Inventing your own holiday does wonders for your Klout score.
Stripey Sweater Day was Feb. 12 (I put the wrong day in my column in the paper on Feb. 9; my knack for forgetting all occasions even applies to made-up ones). All day, I sent and received pictures friends and strangers in their striped sweaters, posting them under the official Stripey Sweater Day event page on Facebook, reposting to Twitter and Instagram, etc. Editing OCD even applies to hashtags.
It was all lots of fun, even if it wore my texting fingers down to nubs. I thank everyone who took part, and am glad people enjoyed themselves.
The next day, I logged into Klout, an app that tells you the approximate value of your Internet presence, based on Twitter and Facebook activity (and, of course, from the direct feed from your brain into the giant virtual data vacuum).
I'd seen the Klout-score card thrown down in threads of people battling for ultimate Internet supremacy. I wasn't happy this was a thing I should know about, but I wanted to see how it worked.
Since I am decidedly less plugged-in than some, having only an aging desktop and no time to harangue cyberspace about the proposed rules of a made-up universe, I figured my Klout score would be embarrassing, something that would get me laughed off 4chan. Anyway, since I knew about it, it was already irrelevant.
Color me confused when I logged in and saw my Klout score was 62. Apparently, that's not bad. People who lose sleep over categorizing Viking metal as Celtic metal online would be satisfied with 62. TIME magazine says Warren Buffet has 64. He got that by being a bazillionaire business genius (in real money, not Bitcoin); I got almost as high with ... sweaters. Huh? Does not compute.
But 62 what? Percent? I wonder who has 100% - probably Sir Ian McKellen, or Grumpy Cat. Is it 62 cheezburgers? I don't has any cheezburgers (in lolcat-ese), but I received an email saying I received my first Klout perk: A $5 gift card toward an order of McDonald's Mighty Wings. I can taste the relevance!
Using the eternal struggle for stature in an meaningless landscape in order to sell even more meaningless stuff; this marketing ploy is so sinfully obvious I almost have to respect it.
The last time my online fame spiked was when readers of a Nine Inch Nails fan forum caught wind of a photo of me with lead singer Trent Reznor taken during his annual holiday trip to Eastwood Mall with his family (he was always very nice). It was included in the Hot Topic company newsletter since I worked there (don't hate), and some guy saw it and went ballistic, posting all over how I was another jerk fan bothering Trent.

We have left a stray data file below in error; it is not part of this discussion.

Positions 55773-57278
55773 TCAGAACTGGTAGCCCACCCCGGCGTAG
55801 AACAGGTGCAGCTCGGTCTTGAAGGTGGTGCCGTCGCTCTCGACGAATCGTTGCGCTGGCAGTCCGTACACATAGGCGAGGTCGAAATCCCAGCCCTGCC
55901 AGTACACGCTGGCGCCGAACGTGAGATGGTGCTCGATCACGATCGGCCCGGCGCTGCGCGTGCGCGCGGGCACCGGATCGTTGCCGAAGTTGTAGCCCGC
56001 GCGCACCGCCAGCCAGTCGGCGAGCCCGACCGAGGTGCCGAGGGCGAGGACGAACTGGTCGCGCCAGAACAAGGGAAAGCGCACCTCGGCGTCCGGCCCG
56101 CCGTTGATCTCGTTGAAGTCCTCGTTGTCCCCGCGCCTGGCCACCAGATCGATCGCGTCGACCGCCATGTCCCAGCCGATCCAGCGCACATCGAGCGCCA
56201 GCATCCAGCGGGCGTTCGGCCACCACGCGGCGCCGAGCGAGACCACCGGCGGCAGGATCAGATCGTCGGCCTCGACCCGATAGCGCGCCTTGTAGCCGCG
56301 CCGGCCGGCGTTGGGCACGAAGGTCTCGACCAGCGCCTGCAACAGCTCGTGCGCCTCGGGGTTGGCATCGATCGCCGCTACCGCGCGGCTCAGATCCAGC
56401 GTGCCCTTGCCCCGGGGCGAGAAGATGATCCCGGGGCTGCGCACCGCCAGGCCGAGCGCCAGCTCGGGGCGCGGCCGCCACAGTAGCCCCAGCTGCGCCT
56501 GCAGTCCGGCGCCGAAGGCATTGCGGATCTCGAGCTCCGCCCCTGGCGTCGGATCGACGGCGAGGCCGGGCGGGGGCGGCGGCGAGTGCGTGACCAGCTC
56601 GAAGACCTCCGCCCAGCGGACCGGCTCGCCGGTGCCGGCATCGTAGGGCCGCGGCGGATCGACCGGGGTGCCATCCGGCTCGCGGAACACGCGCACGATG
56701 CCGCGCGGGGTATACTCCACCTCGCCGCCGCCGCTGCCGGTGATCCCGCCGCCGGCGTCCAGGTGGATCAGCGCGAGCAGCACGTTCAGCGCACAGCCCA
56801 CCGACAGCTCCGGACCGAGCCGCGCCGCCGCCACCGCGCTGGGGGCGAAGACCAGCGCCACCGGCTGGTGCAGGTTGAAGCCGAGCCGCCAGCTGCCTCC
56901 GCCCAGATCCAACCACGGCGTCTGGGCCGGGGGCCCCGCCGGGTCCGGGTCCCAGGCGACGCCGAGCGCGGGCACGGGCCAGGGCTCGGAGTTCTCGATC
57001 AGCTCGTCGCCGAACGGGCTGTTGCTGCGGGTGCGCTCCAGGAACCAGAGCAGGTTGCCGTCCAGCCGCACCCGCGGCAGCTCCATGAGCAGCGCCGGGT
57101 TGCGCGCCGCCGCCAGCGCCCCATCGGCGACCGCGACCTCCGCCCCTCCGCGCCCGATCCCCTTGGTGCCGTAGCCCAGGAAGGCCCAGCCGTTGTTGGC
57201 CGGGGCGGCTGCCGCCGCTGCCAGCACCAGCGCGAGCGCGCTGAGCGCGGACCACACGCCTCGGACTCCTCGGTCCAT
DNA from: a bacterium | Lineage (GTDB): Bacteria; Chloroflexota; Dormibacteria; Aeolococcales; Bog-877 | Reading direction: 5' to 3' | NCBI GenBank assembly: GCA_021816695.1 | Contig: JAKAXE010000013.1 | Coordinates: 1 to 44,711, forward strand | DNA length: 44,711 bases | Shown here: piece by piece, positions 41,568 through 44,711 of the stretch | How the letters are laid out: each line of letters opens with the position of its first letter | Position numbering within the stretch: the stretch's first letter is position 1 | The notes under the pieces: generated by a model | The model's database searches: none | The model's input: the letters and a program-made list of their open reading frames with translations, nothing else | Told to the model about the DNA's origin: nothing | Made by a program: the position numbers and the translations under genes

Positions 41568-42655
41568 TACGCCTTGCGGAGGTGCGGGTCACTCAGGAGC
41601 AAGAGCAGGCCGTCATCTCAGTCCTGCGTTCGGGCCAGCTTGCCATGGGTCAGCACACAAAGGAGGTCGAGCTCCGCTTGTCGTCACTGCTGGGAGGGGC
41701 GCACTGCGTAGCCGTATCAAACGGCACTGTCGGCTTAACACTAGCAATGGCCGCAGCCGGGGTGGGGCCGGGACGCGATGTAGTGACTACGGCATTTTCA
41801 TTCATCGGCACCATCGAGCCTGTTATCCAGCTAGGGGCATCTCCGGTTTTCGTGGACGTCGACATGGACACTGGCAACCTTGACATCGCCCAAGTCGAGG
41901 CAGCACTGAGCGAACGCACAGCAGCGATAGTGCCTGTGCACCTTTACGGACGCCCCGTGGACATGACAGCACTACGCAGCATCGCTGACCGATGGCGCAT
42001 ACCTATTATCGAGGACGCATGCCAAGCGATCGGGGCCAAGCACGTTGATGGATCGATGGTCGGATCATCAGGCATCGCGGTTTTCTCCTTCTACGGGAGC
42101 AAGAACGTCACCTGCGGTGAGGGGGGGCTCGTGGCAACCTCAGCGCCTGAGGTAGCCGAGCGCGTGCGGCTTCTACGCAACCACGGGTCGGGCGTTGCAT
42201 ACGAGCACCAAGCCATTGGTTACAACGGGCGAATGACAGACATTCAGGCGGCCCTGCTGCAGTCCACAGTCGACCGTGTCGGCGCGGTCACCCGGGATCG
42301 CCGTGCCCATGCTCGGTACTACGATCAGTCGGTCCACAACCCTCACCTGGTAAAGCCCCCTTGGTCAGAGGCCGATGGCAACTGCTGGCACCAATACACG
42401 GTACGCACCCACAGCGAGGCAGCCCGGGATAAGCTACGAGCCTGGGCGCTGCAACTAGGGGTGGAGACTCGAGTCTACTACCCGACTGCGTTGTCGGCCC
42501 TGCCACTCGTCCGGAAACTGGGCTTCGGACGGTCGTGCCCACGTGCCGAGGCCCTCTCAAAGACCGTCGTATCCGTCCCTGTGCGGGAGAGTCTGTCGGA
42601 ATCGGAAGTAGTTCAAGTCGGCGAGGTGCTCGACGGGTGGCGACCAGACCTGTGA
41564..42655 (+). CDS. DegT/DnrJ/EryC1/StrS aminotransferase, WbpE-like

I was glad when it blew over. Lesson learned:You should leave famous people alone - but not because of fear of fanboy backlash.
I read last week about Kelly (keyword bait) Blazek, the head of a Cleveland job bank group who held her job contacts list as tight as Gollum to his precious. When LinkedIn users dared message her for some advice, she replied with a scathing dressing-down of their lowly online stature, high from her LinkedIn connection (she has more than 960! BOW DOWN) throne. The story went viral, as opportunities for public shaming are wont to do.
Online stat-dropping is the first sign that you aren't half as important as your number of Twitter followers (or inanimate update-bots) make you seem.
Touting stats is fine and good if you're, say, a band, a business, a podast, a box of Totino's Pizza Rolls.
But for mere unmarketed mortals with nothing to sell, you can be the king of the invisible magic land of 1s and 0s, or you can buy your Mighty Wings Klout-free like everybody else (News flash: Nobody is buying Mighty Wings).
Be web-famous in a good way - by getting out the word on charities, posting something cute that brightens someone's day, or by helping others. Good deeds deserve a high-five from every meme Doge.
The Internet is like Drew Carey said on "Whose Line Is It Anyway?": The rules are made up, and the points don't matter. Don't take the stats so seriously. Now, who wants to let me invest their Bitcoin in Mighty Wings stock? I'm totally qualified.
---- Is there any prestige to web-fame? Want some Mighty Wings? Write me at email@example.com.